Museum applicants may request between $25,000 and $1,000,000. The range for library applicants is $50,000 to $1,000,000. In addition, collaborative planning grants of $30,000 are offered for the first time to enable project teams from more than one institution to work together to plan a collaborative project in any of the three categories.
Successful proposals will show evidence that they will have national impact and generate results--new tools, research, models, services, practices, or alliances--that can be widely adapted or replicated to extend the benefit of federal support. Proposals will reflect an understanding of current issues and needs, showing the potential for far-reaching impact throughout the museum or library community. Projects will provide creative solutions to issues of national importance and provide leadership for other organizations.
Applications, guidelines, and examples of successful proposals can be found at www.imls.gov. Awards will be announced in September 2007.
National Endowment for the Humanities
Institute of Museum and Library Services
Invite Grant Applications for New Digital Innovation Program,
The Institute of Museum and Library Services (IMLS) and the National Endowment for the Humanities (NEH) invite applications to a new digital humanities grant competition sponsored by the two federal agencies. The new grant program, "Advancing Knowledge: The IMLS/NEH Digital Partnership," seeks applications for innovative, collaborative humanities projects using the latest digital technologies for the benefit of the American public, humanities scholarship, and the nation's cultural community.
"The NEH partnership with the IMLS, which is one of five new programs launched under the Endowment's Digital Humanities Initiative, should accelerate the development of new technological tools and applications to the study of the humanities," said NEH Chairman Bruce Cole. "Our ultimate goal is to make more education and scholarly resources more broadly available to more people."
"This partnership and this new grant competition hold great promise for our nation's libraries and museums," said IMLS Director Anne-Imelda M. Radice. "Libraries and museums connect people to information and ideas; these grants will spur innovation and new collaborations, and they will advance the role of cultural repositories in online teaching, learning, and research."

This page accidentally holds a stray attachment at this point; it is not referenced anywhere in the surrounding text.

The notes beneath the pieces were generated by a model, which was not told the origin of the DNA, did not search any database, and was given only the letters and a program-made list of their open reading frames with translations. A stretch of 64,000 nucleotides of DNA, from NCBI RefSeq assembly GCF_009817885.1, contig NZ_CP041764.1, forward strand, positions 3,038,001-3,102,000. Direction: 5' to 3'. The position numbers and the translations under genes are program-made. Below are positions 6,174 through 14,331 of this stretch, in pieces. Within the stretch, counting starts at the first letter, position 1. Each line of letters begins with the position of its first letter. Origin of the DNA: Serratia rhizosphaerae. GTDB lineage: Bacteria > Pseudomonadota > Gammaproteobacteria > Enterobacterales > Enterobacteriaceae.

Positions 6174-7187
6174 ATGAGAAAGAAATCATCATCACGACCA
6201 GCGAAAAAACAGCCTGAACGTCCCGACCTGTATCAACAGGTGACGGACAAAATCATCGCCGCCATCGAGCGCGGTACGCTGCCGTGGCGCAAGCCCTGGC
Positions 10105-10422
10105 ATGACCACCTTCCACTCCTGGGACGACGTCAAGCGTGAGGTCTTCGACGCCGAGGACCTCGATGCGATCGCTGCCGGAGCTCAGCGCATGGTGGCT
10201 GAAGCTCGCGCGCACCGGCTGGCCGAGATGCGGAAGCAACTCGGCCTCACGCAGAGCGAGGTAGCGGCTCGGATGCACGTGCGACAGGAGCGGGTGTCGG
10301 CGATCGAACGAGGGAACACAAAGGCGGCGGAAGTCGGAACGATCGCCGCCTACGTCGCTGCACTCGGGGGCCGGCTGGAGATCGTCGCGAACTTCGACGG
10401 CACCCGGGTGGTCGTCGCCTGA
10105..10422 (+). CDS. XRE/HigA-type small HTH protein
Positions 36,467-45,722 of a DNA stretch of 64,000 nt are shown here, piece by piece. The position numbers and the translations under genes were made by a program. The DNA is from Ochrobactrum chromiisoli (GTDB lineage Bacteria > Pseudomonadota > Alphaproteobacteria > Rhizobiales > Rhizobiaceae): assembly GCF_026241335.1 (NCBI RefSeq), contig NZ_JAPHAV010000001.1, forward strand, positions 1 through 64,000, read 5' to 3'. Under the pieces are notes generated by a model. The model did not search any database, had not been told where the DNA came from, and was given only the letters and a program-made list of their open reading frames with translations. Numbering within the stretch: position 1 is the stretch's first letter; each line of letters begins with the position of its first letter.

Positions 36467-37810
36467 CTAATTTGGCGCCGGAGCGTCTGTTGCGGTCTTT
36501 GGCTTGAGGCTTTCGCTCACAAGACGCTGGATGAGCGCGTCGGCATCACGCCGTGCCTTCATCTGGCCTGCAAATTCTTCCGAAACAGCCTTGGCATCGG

The two federal agencies together will dedicate $1.5 million to Advancing Knowledge. Through this new partnership, NEH and IMLS will help teachers, scholars, museums, and libraries take advantage of developing technology. Successful projects funded through this partnership will explore new ways to share, examine, and interpret humanities collections in a digital environment and develop new uses and audiences for existing digital resources.
Grants awarded through Advancing Knowledge will bring together museum, library, archives, and IT professionals with humanities scholars to use innovative approaches in digital technology to provide new perspectives on humanities collections, offer new interpretive contexts, and allow existing resources to be widely shared. Nonprofit institutions interested in applying can find guidelines online at www.neh.gov.
The deadline for applications is March 27, 2007, and applications must be submitted through Grants.gov. The first awards will be announced in early summer.
Three Museums and Three Libraries
Nation’s Highest Honor for
Extraordinary Community Service
Institutions to Receive $10,000 and to be Honored at
Ceremony in Nation’s Capital
Anne-Imelda M. Radice, Director of the Institute of Museum and Library Services, announced the 2006 recipients of the National Awards for Museum and Library Service. This is the nation’s highest honor for the extraordinary public service provided by these institutions. Each organization will receive $10,000 and will be honored at a special ceremony in Washington, D.C.